In this paper, we take Darwall’s analytical project of the second-person standpoint as the starting point for a naturalistic project about our moral psychology. In his project, Darwall contends that our moral notions constitutively imply the perspective of second-personal interaction, i.e. the interaction of two mutually recognized agents who make and acknowledge claims on one another. This allows him to explain the distinctive purported authority of morality. Yet a naturalized interpretation of it has potential as an account of our moral psychology. We propose a naturalistic interpretation of Darwall’s work to address some of the main issues about our moral psychology. First, we explain why moral norms motivate us; namely, because of these second-personal relations. We provide a naturalized version of this solution. Second, we articulate how intersubjective interactions take place effectively; grounding duties to particular other subjects, and being related to distinctive moral emotions. Third, we address the question of the limits of the moral community, proposing that it comprises all agents capable of second-personal interactions. Finally, we explain the emergence of community norms through intersubjective interaction. Since all group members can adopt alternatively the second-personal stance to each other, demands are sanctioned and recognized in a triangulation process which explains the emergence of group norms.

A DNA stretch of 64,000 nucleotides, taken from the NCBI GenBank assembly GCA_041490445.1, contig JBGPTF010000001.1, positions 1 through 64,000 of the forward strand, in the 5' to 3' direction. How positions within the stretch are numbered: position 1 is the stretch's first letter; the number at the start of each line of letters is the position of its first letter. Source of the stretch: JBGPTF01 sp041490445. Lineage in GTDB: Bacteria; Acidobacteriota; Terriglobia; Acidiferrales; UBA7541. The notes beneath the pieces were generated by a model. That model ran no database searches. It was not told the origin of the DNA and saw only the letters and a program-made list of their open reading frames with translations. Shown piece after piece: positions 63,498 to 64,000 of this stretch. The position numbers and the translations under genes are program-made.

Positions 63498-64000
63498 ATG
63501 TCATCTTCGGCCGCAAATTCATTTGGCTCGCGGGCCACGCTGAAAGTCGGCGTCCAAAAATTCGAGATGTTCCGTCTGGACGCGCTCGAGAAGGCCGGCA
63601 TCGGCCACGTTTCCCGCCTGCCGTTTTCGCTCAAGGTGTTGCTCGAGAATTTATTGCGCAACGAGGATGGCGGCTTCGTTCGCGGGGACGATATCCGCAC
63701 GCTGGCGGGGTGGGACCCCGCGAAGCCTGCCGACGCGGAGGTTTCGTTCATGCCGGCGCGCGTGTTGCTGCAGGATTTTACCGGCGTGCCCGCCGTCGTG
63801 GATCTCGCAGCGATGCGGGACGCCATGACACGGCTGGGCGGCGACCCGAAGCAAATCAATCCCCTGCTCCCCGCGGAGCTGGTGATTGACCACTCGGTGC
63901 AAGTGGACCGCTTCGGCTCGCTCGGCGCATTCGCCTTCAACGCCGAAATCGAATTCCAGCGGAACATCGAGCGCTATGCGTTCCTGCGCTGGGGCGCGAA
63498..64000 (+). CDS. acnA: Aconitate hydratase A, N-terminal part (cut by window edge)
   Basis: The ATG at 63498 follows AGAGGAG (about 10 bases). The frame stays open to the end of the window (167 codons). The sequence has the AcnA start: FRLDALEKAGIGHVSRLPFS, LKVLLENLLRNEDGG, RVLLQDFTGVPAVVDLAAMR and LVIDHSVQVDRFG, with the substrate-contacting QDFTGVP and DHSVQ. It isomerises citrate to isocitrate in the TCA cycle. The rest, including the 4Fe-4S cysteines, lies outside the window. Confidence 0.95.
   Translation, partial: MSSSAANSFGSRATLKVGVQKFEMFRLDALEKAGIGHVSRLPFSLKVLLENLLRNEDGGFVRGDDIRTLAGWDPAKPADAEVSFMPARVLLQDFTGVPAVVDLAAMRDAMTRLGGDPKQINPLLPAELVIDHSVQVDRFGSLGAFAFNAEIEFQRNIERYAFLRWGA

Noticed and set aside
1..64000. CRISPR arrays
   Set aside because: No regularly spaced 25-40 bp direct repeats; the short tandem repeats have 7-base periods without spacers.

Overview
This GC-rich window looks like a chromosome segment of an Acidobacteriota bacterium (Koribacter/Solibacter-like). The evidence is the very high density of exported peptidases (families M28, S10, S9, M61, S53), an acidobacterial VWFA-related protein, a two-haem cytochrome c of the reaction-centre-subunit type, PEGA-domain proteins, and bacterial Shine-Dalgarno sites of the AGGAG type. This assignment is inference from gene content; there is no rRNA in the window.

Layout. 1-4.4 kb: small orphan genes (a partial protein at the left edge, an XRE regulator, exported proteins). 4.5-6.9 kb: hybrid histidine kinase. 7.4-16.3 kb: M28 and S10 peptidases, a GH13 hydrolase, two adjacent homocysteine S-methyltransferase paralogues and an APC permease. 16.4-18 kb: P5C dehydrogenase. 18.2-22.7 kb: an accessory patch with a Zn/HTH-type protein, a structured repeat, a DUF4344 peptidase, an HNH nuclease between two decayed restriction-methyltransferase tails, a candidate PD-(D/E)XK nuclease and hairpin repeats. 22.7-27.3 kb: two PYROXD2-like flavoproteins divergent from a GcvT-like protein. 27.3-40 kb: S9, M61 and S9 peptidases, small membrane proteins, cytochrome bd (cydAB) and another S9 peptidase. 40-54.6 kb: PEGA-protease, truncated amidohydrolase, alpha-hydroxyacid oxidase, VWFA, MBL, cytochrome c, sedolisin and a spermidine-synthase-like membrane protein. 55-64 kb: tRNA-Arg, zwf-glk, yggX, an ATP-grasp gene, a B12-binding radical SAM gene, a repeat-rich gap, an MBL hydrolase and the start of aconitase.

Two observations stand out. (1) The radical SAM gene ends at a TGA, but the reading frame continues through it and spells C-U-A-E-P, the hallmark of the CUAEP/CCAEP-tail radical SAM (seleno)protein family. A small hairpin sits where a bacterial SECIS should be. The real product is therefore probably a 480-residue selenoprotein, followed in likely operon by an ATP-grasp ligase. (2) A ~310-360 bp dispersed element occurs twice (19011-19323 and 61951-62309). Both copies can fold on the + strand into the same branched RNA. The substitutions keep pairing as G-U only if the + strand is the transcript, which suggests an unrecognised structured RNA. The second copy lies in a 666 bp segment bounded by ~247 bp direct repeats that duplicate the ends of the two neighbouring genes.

Keywords second-person  moral motivation  special obligations  moral emotions  moral community  group norms
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References found in this work BETA

Freedom and Resentment.Peter Strawson - 1962 - Proceedings of the British Academy 48:187-211.
The Theory of Moral Sentiments.Adam Smith - 1759 - Dover Publications.

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Love, Friendship, and Moral Motivation.Carme Isern-Mas - forthcoming - Journal of Theoretical and Philosophical Psychology.

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